He referenced Neil Warnock - another great survivor - who is 10 years older and back in Premier League company following another promotion. McCarthy would love to get back into that company. He takes pride at his track record in a cut-throat industry.

He stepped into the firing line as a 33-year-old at Millwall in 1992, and has pretty much been in work since then. The nine months between his sacking by Wolves and appointment by Ipswich in 2012 was his longest gap.

Seven months have elapsed since he parted with Ipswich. McCarthy's desire for a break had a shelf life, as he explained in his own inimitable manner. How long until he missed it?

"When I jet washed the jet washer," he says. "Once I jet washed it and it was clean and I put it away, I knew it was time to go back to work."

There were other offers, he says, and it's understood they were at Championship level, but he was waiting for the right fit, and with Ireland he found it.

He was determined to go through yesterday without bad-mouthing his predecessors and he managed that, laughing off the obligatory Saipan query.

Indeed, the years he spent firefighting allowed McCarthy to deal impressively with an uncomfortable situation.

Landmines were spotted and sidestepped. In his own way, he made subtle points; essentially this wasn't the ideal solution, but saying yes to it was the pragmatic call. And, it must be said, he will earn good money for doing it too - with the FAI reluctant to discuss the rumoured €1.2m salary with bonuses factored into the deal. A different world from his 1996 arrival in all sorts of way.

Back then, even the best League of Ireland sides were very part-time, and the Irish boss could rely on Premier League talent.

Now, he will have to consider squad members at a range of levels - maybe even the league itself - and a locally produced manager will come in next. Ironically enough, Kenny has a strong link with Brian Kerr who did replace McCarthy last time around.

"I think it should be a feather in the cap of the League of Ireland if Stephen does come in and get the job," he continued.

"What way are they going to get an Ireland national team coach out of the League of Ireland without doing it? And maybe if they don't do it now with Stephen, he might drift away and do something else."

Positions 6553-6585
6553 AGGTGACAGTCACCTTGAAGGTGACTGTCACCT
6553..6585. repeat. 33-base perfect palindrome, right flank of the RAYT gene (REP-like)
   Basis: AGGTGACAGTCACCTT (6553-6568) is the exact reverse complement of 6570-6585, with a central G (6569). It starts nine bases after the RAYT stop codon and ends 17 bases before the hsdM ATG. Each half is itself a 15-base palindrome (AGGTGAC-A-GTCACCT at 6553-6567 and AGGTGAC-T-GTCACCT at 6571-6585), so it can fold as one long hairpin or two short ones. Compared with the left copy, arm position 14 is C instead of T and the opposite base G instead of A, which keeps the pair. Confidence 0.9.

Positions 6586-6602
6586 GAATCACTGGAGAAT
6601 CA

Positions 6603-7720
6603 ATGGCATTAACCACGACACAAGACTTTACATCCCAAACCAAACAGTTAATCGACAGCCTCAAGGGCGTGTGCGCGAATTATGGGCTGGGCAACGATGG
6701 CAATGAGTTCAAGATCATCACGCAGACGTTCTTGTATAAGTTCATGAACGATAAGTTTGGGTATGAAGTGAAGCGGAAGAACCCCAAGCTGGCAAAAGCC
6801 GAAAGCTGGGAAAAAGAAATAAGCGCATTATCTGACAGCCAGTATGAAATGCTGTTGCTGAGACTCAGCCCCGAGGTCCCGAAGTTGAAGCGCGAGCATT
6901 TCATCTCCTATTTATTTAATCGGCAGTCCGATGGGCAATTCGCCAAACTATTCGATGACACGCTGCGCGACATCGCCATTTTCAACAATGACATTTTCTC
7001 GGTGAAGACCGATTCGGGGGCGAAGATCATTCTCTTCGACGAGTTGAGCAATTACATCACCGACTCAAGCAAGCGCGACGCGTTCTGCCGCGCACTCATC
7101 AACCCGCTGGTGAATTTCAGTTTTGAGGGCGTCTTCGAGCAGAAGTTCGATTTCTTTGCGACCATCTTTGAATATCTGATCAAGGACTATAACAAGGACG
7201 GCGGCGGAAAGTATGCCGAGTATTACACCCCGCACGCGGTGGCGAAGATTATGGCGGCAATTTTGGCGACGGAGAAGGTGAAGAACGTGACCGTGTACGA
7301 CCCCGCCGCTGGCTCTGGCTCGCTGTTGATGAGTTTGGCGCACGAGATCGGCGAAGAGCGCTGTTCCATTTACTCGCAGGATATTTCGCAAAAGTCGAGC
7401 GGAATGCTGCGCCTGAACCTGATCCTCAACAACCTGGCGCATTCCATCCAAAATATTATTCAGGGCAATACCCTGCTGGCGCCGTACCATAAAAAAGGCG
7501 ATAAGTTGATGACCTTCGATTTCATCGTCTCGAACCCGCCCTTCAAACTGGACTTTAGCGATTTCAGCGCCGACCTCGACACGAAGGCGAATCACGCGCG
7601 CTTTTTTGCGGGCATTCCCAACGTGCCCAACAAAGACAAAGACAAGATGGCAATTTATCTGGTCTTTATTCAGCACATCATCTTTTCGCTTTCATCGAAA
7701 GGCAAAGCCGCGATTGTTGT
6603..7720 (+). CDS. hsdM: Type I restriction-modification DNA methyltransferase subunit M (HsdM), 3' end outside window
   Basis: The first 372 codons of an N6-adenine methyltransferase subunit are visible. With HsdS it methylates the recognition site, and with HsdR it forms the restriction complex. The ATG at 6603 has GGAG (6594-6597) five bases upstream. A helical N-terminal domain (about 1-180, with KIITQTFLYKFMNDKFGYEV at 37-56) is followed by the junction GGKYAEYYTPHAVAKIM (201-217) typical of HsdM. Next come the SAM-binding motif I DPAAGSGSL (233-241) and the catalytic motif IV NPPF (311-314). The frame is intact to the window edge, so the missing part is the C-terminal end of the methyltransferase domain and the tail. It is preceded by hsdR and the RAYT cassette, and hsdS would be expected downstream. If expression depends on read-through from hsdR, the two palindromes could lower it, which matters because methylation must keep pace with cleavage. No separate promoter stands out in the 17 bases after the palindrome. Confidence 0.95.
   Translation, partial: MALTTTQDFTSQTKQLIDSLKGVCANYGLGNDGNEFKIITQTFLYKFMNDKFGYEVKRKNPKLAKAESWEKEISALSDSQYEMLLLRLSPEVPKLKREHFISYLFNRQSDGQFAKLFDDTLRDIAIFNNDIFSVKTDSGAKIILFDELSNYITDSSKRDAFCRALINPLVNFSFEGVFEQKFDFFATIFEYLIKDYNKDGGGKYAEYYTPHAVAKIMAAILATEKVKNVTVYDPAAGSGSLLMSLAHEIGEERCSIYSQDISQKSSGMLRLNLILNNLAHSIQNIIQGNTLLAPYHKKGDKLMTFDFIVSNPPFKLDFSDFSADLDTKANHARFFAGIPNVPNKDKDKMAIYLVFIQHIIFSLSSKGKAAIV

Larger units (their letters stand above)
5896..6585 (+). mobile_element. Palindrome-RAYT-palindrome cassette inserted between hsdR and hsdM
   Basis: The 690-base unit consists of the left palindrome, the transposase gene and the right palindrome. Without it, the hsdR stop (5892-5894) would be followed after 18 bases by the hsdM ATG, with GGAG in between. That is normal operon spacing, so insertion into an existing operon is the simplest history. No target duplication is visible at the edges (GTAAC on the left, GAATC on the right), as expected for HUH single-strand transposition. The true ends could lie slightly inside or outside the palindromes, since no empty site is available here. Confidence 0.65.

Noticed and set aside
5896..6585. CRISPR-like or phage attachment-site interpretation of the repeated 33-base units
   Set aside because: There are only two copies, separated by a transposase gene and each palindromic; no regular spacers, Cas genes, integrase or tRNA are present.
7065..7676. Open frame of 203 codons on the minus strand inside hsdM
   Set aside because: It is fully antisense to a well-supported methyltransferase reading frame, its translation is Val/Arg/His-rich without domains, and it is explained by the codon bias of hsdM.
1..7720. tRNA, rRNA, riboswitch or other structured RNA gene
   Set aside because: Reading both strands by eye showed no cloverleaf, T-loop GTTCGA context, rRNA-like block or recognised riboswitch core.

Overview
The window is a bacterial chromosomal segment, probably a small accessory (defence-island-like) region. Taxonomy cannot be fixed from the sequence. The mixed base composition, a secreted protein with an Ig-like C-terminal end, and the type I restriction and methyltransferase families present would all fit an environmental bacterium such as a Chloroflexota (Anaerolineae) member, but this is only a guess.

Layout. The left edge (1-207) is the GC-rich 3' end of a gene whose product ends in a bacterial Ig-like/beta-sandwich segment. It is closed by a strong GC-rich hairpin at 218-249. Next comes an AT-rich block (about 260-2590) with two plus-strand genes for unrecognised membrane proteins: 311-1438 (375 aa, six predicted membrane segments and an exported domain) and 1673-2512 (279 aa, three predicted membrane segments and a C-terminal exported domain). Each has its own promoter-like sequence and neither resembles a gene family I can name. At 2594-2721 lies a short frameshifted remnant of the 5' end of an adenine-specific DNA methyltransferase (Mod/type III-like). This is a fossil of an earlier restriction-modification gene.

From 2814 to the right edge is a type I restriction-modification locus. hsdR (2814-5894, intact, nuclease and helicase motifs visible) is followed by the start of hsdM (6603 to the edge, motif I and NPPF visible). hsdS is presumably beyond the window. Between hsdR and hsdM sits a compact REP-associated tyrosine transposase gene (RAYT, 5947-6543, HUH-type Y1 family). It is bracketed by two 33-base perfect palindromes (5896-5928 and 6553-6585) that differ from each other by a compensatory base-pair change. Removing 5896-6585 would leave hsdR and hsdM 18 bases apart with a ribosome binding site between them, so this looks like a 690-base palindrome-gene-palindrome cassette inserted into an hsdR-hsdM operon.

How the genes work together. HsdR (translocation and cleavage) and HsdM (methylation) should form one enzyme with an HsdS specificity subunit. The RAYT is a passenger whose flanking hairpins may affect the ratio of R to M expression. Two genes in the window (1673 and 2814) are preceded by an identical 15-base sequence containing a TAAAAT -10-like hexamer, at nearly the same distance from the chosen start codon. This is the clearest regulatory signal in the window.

He doesn't expect the players to be spooked by the scenario. After all, a major tournament with matches in Dublin should focus minds.

"I don't think it undermines my authority one bit," he stressed, when asked if he feared jibes about being a caretaker or a stopgap. "I'm not concerned at all about that. If this is what they want to do, I'm cool with it."

McCarthy on...

Unfinished business

It’s the biggest load of pony I’ve ever heard. I did my business here. I did it for five years and I did it reasonably well, however anybody thinks about it. I did it well and I left.

Robbie Keane’s role

He can bring a freshness to it. He’ll have ideas from the clubs he has played for. He’ll challenge me as well on things because he’s got an opinion. Not always one I agree with – but he has got an opinion and I like that. It’s my appointment, he’s not coming in via anywhere else. It was suggested to me… by him!’ said McCarthy. My first thought was, ‘you cheeky b******s’, but he is cheeky, he played cheeky. Then I copped that Robbie will bring his special talents to the squad.

Looking for players

I’ll go where people are telling me to go and look, I’ve got a list, I’m not daft. I’ve had it on my phone and had a look at all players who qualify and I’ll be going to watch them again whether they are playing in an U-23 game or a friendly game. Ruud Dokter will know the younger players. Stephen Kenny knows the standard of players in League of Ireland. I’ll go and have a look.

How long until you missed management?

When I jet-washed the jet-washer. Once I jet washed it and it was clean and I put it away, I knew it was time to go back to work. I’ve had other offers. I wasn’t waiting for this at all. I’ve said it all along when the right job comes up, whatever the right job was. This did come up and I think it is the right job for me.

How hard would it be to walk away if 2020 goes well?

I will be thrilled, I really will (smiles). It will be tough, won’t it? But that will be a luxury problem. If I have that problem in 2020 I will be thrilled with it and I am not thinking about it. I have agreed and what I have agreed will be done. Do you know what might happen? Another international team might come in and ask me.

Irish Independent